the power and energy of the Cochise, but does it in a much more manageable package. The 108, thanks in large part to the metal matrix and shockwall, stores energy better and requires less effort to engage a turn. As slightly softer ski than the Cochise it will float with more ease for skiers still working on their technique in powder. All three of these elements also make the 108 much more manageable on firm snow, really allowing the skier to drive the ski and control the turn shape in any variety of medium to long turn shapes you would want to make.
Final Verdict: Charging skiers will still prefer the Cochise, where as skiers who want a ski they can occasionally relax on will prefer the Supernatural 108.
Second round is the Supernatural 100 vs Blizzard Bonafide
This is where the two series start to diverge in waist width, but are still aimed at the same skier type. The Blizzard Bonafide has stood out as one of the best and most popular 50/50 on trail off trail skis out there today. It is basically a giant slalom race ski in a wide package, meaning it is meant for skiers who want stable medium to big turns and a ski that prefers high speeds. Competing against the Bonafide, one of my all-time favorites, is no small task but the Supernatural 100 has no problems with
the competition. With a slightly wider and more modern 100mm platform the Supernatural 100 has all the stability you could ever as for in a perfect all-around ski. However, the most impressive part of the 100 isn’t how well it skis, which is absolutely does, but how easy it is to ski. Where the Bonafide demands you pay attention at all times the shockwall on the Supernatural 100 mellows everything out and allows you to take in the scenery as much as it allows you to rip full speed carves in any snowpack.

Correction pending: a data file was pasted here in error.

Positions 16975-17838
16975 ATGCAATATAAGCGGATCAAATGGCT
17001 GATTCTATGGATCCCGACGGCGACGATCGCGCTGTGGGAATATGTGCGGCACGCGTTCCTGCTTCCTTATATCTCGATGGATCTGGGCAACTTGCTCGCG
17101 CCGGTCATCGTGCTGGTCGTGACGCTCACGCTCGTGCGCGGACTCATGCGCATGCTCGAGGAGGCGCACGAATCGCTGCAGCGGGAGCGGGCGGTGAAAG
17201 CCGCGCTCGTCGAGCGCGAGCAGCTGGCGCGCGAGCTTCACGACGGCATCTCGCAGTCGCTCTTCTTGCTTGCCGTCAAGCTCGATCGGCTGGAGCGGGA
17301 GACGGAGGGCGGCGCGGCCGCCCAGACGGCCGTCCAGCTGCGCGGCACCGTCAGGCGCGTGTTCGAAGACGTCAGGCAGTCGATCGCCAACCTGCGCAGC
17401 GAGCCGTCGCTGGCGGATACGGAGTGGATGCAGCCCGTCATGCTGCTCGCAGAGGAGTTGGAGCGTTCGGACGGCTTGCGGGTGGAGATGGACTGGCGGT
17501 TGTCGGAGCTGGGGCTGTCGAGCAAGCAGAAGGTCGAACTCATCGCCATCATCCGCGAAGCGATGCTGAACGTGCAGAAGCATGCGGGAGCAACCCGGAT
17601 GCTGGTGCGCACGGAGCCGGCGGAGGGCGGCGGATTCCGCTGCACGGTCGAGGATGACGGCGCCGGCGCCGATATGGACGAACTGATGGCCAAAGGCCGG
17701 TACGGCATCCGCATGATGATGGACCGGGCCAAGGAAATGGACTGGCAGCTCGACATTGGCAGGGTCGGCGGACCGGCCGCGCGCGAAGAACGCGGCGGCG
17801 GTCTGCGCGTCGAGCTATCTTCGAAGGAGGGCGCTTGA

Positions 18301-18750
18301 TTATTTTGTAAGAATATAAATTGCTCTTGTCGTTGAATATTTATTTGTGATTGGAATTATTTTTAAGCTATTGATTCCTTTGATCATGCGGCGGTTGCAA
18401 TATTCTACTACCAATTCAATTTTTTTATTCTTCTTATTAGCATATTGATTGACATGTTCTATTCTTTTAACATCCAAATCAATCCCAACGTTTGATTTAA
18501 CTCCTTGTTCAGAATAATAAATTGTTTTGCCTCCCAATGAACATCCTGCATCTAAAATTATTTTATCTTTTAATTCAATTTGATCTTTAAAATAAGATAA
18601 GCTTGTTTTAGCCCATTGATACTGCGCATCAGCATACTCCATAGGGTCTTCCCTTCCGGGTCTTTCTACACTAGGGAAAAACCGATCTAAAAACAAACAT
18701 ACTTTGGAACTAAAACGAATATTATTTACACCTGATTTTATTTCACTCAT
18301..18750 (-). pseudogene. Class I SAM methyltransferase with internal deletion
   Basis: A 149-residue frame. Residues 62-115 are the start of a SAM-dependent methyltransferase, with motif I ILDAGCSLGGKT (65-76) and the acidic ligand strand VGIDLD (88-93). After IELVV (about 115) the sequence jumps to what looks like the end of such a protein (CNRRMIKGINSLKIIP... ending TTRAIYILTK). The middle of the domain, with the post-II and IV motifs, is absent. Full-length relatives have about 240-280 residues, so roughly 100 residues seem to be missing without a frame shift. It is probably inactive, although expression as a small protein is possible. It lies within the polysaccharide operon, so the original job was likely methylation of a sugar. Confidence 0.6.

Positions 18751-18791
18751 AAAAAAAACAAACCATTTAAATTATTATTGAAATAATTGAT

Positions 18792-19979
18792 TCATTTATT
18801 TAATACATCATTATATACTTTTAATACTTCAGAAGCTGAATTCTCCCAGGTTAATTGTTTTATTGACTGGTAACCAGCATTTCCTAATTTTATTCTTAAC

Final Verdict: If you have a strong racing background the Bonafide still reigns supreme in this category. If you want a ski that handles with ease at low speed but you cannot out ski the Supernatural 100 is for you.
Final Round is the Supernatural 92 vs Blizzard Brahma
With the largest difference in waist width, 88mm vs 92mm, these don’t seem like natural competitors. However, the 92 and the Brahma have a lot more in common then it initially seems. Of all three comparisons these two skis are the most similar at the end of the day. The Brahma excels as an on-trail ski that can carve on anything with unfailing edge hold. Thanks to slight taper and rocker in the tip, the Brahma also handles crud, crust and light
powder with the ease and stability you would expect from a sidewall ski with metal in it. Even though the Supernatural 92 is slightly wider, the construction allows it to be quick edge to edge with similar edge hold to the Brahma. The rocker profile, shockwall, and metal matrix provide the same stability in chop, crud and light powder as well.
Final Verdict: These skis are both fantastic and so similar that it’s hard to suggest one over the other. The real question you need to ask yourself is do you prefer red or blue.